Content moderation at scale is impossible to do well. The latest example? Facebook’s rules to takedown content deemed to be people trying to price gouge medical supplies like face masks resulted in tutorials on how to make your own face masks being taken down:

Facebook’s systems threatened to ban the organizers of hand-sewn masks from posting or commenting, they said, landing them in what is colloquially known as “Facebook Jail.” They said it also threatened to delete the groups. The issue has affected do-it-yourself mask makers in states like Pennsylvania, Illinois and California, they said.

As the NY Times notes, Facebook, like most other social media sites, has been aggressively trying to block price gouging medical supplies:

At the top of its list were ads for masks, hand sanitizer and others looking to profit from the sale of safety equipment. Facebook banned advertising for such equipment last month, and has taken down nearly all posts related to the sale of masks across its Craigslist-like section, called Marketplace.

But as the company ramped up efforts to crack down on scammers and other miscreants, volunteer coordinators may have been caught in the crossfire.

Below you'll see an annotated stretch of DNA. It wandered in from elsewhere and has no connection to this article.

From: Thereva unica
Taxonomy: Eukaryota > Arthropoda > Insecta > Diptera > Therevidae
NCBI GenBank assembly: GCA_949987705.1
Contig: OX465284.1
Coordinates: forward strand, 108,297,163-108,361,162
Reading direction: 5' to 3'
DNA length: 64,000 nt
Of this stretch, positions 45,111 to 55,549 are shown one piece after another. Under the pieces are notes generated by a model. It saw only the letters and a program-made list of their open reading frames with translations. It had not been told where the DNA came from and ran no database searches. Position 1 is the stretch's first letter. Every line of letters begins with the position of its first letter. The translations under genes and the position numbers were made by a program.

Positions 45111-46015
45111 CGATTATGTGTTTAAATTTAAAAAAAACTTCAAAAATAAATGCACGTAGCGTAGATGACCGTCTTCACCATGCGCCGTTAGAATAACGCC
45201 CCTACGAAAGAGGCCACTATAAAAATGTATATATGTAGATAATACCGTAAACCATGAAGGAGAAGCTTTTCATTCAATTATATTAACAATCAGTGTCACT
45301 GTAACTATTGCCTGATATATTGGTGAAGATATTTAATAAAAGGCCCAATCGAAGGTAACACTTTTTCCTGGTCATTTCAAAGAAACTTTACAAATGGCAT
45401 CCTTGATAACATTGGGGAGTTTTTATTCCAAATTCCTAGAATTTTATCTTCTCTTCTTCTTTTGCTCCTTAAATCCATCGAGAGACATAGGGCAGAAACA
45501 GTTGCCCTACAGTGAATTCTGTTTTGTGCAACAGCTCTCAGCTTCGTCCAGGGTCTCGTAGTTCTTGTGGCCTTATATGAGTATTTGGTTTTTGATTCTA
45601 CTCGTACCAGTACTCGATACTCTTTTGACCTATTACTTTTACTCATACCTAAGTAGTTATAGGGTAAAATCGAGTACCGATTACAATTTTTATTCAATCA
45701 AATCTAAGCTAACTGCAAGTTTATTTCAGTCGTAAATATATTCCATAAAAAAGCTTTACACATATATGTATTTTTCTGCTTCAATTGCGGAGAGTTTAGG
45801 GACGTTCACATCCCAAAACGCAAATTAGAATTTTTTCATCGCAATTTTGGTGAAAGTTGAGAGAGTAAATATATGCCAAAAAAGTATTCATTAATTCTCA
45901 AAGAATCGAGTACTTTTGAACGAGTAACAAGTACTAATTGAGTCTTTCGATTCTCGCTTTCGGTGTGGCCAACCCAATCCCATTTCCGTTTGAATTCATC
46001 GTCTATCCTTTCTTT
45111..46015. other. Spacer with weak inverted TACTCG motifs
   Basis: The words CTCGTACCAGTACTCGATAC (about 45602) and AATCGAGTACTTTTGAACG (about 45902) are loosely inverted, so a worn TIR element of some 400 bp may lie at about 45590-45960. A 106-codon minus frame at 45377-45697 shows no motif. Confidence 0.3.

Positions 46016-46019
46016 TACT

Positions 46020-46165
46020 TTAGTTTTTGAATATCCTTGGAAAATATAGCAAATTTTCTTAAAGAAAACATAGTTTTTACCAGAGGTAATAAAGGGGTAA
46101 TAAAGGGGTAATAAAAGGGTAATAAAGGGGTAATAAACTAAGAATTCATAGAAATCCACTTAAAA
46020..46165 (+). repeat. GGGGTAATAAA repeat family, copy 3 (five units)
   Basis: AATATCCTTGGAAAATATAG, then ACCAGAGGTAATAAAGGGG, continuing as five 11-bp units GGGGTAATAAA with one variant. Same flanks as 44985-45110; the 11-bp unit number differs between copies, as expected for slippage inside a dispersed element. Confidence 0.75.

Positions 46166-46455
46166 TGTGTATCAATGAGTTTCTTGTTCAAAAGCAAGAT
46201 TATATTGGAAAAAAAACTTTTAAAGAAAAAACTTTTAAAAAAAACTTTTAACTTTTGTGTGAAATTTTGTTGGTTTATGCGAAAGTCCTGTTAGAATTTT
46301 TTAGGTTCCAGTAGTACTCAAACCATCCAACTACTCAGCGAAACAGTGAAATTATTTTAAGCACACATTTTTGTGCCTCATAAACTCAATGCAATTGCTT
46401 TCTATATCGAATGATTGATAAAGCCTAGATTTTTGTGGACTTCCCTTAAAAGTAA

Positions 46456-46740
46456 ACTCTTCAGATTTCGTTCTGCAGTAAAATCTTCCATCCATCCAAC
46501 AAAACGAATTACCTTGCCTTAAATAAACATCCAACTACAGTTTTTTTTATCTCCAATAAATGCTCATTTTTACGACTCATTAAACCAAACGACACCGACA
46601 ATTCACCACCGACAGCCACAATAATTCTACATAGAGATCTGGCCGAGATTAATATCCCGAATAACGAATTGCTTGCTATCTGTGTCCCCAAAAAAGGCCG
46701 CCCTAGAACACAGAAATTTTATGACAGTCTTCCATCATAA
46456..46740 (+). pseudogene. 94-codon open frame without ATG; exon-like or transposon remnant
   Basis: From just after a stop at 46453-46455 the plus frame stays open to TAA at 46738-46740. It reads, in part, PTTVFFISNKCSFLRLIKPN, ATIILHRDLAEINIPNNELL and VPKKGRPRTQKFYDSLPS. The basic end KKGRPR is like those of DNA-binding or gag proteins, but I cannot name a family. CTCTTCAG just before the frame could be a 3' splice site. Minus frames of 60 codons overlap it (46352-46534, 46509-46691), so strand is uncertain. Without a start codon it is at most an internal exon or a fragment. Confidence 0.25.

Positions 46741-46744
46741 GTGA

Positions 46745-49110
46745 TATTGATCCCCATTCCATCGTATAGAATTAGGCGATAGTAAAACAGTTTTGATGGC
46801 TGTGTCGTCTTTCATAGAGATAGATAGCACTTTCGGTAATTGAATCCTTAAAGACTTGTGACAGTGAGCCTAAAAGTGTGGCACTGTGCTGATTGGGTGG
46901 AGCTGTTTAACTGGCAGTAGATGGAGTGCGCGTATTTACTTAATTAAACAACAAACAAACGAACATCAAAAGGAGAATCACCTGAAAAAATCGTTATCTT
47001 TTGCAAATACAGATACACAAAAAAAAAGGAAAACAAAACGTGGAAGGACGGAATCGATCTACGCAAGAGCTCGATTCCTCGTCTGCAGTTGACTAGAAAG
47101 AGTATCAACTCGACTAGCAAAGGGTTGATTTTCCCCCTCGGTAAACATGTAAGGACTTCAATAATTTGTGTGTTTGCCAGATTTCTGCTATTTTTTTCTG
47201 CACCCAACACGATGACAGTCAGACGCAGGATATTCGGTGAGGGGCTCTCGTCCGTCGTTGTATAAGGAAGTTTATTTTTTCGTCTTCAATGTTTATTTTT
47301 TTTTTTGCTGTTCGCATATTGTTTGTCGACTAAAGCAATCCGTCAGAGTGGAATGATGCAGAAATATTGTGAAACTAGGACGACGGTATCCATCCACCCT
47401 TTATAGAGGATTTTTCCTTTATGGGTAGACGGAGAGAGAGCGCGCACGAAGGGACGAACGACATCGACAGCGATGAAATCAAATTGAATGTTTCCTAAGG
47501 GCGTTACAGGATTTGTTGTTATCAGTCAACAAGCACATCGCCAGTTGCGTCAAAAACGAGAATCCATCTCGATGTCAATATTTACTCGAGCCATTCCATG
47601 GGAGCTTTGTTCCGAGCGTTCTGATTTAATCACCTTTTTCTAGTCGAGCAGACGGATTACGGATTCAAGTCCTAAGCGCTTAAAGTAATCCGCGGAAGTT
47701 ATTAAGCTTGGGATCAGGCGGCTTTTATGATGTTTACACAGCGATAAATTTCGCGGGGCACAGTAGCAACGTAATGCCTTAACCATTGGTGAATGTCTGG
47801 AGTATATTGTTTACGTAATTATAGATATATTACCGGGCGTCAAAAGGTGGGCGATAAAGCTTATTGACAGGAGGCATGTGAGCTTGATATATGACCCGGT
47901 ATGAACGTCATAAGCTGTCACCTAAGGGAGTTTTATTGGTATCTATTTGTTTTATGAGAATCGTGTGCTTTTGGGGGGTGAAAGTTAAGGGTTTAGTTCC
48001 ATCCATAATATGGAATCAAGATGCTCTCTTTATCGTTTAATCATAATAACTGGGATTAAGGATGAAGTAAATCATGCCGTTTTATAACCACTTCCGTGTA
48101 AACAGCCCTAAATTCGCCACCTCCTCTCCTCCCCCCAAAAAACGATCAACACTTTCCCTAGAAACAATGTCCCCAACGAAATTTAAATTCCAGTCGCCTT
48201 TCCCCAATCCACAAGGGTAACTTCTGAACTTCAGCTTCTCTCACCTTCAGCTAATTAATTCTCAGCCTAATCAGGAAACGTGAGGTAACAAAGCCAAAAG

“The automated systems we set up to prevent the sale of medical masks needed by health workers have inadvertently blocked some efforts to donate supplies,” Facebook said in a statement. “We apologize for this error and are working to update our systems to avoid mistakes like this going forward. We don’t want to put obstacles in the way of people doing a good thing.”

This is not an attack on Facebook, but, once again, it’s important to recognize just how impossible it is to do these things well, especially at scale, and especially in the midst of a pandemic where things are changing daily. With the US only changing its recommendations on face masks last week, demand for any kind of face mask, including homemade ones, has sky-rocketed. And if you trying to build systems that are trained to look out for posts “advertising” things having to do with face masks — which was important in the first few weeks of the pandemic — they’re inevitably going to lead to false positives flagging those who are actually trying to help.

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